So what about raw (unprocessed) milk? Are the concerns about contamination valid?

Killer Milk?

People who understandably fear consumption of raw milk will mention disease outbreaks such as bovine tuberculosis and brucellosis. Back in the 19th and 20th centuries these absolutely did occur from raw milk in frightening numbers, but it wasn’t the result of pure, clean milk from healthy goats, sheep or cows. Disease infestation in milk was the direct result of unsanitary conditions and unhealthy animals. Dr. Mercola reported:

According to CDC data, from 1993 to 2006 there were only about 116 illnesses a year linked to raw milk — that amounts to less than .000002 percent of the 76 million people who contract a food-borne illness in the United States each year!”[1]

“Clean” raw milk is life giving, not life threatening. In the past decade there have been no reports of major illness or outbreaks as a result of pure, unprocessed milk. We have heard about salmonella breakouts from milk. In the 1980s there was a salmonella breakout brought on by pasteurized milk, which infected 16,000 people.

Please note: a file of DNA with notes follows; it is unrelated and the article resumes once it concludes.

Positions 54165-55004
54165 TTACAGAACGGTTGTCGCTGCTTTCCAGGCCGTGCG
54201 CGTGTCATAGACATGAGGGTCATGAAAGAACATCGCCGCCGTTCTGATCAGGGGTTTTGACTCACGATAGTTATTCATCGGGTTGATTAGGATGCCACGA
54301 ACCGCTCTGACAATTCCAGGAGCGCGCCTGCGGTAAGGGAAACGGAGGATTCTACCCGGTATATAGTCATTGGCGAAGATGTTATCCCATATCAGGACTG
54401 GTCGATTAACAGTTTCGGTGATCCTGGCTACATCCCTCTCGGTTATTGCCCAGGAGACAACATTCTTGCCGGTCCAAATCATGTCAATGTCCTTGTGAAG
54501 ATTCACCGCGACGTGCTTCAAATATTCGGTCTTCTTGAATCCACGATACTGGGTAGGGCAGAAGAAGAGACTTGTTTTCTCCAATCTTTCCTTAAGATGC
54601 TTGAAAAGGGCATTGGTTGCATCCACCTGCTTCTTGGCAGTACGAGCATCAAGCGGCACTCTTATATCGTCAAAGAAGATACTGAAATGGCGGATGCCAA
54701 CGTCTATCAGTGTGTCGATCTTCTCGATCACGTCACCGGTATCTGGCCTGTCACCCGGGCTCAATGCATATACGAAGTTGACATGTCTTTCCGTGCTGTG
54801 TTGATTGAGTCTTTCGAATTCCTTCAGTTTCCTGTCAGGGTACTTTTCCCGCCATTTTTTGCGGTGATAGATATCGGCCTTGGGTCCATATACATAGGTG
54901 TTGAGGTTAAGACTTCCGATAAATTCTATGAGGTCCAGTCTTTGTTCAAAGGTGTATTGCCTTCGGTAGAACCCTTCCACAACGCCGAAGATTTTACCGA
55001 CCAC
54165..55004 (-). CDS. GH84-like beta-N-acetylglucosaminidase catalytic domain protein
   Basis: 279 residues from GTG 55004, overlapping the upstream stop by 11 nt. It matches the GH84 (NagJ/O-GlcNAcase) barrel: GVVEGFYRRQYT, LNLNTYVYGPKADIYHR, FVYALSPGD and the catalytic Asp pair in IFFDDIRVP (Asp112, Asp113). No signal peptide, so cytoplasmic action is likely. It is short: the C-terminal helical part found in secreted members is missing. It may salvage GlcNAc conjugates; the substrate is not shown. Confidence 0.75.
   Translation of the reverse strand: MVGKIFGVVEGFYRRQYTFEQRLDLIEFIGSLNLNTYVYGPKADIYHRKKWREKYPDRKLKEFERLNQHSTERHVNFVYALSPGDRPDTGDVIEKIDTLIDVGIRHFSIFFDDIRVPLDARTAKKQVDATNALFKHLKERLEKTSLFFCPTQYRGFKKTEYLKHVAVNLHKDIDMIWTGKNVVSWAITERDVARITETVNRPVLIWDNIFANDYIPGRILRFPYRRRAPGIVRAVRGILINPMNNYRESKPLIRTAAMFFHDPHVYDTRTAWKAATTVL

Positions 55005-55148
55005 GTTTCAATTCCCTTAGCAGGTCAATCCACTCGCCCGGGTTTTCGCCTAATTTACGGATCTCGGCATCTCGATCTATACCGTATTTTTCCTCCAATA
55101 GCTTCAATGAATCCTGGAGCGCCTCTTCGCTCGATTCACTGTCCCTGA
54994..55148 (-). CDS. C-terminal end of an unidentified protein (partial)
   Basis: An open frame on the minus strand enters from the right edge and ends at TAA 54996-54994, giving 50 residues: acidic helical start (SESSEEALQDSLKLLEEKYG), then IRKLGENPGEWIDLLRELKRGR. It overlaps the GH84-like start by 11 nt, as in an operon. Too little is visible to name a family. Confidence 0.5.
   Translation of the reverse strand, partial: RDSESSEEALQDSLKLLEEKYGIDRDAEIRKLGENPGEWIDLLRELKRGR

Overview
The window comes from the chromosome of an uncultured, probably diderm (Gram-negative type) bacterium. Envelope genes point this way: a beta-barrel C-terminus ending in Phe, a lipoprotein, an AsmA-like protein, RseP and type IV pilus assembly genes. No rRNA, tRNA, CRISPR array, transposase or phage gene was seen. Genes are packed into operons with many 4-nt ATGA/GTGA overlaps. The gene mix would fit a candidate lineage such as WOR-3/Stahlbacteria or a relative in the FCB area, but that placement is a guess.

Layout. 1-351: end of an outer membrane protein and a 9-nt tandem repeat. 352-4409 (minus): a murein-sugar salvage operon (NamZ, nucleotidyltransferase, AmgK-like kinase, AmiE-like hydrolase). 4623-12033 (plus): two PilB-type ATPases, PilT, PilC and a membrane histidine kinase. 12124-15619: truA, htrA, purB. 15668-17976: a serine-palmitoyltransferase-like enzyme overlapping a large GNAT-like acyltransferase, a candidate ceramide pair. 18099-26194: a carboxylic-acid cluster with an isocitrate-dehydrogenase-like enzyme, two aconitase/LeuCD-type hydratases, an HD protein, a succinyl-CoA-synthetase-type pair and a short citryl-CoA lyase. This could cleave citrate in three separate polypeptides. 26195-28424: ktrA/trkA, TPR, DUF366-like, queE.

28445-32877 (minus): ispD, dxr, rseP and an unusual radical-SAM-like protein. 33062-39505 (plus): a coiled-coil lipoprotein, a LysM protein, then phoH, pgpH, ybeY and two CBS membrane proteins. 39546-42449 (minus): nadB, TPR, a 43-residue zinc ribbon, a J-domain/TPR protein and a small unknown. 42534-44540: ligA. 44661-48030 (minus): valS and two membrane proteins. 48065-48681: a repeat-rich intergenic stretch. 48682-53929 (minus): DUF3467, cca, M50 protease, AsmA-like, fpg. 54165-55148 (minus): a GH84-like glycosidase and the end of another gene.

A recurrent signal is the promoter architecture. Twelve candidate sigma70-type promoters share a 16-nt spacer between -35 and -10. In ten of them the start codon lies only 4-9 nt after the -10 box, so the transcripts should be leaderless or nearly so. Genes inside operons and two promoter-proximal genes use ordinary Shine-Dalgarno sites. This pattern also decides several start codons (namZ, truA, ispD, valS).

Go Raw or Go Home

In an article published in Natural News Paul Fassa wrote:

Conventional milk is both dead and toxic. Organic pasteurized milk is not as toxic, but probably almost as dead. Only raw grass fed milk is a truly beneficial health food.[2]

Organic milk is often still pasteurized. If you want to drink dairy milk for its life building nourishment but avoid the destroyed, it has to be raw. And if it’s going to be raw, unless you live in California, you most likely need to go to the dairy farm to get it.

I think this is a less convenient but excellent part of this change. At one time people personally knew their neighborhood dairy, butcher, baker, etc. Visiting your dairy opens the door for you to know, personally, your dairy farmer. As you build relationship with her or him, which is most likely a family, you’ll know whether they’re passionate about quality or not. And raw milk, just like any food, is exceedingly dangerous if it’s dirty. Keeping it clean is hard work and it’ll require a passionate farmer.

How to Inspect for a Quality Dairy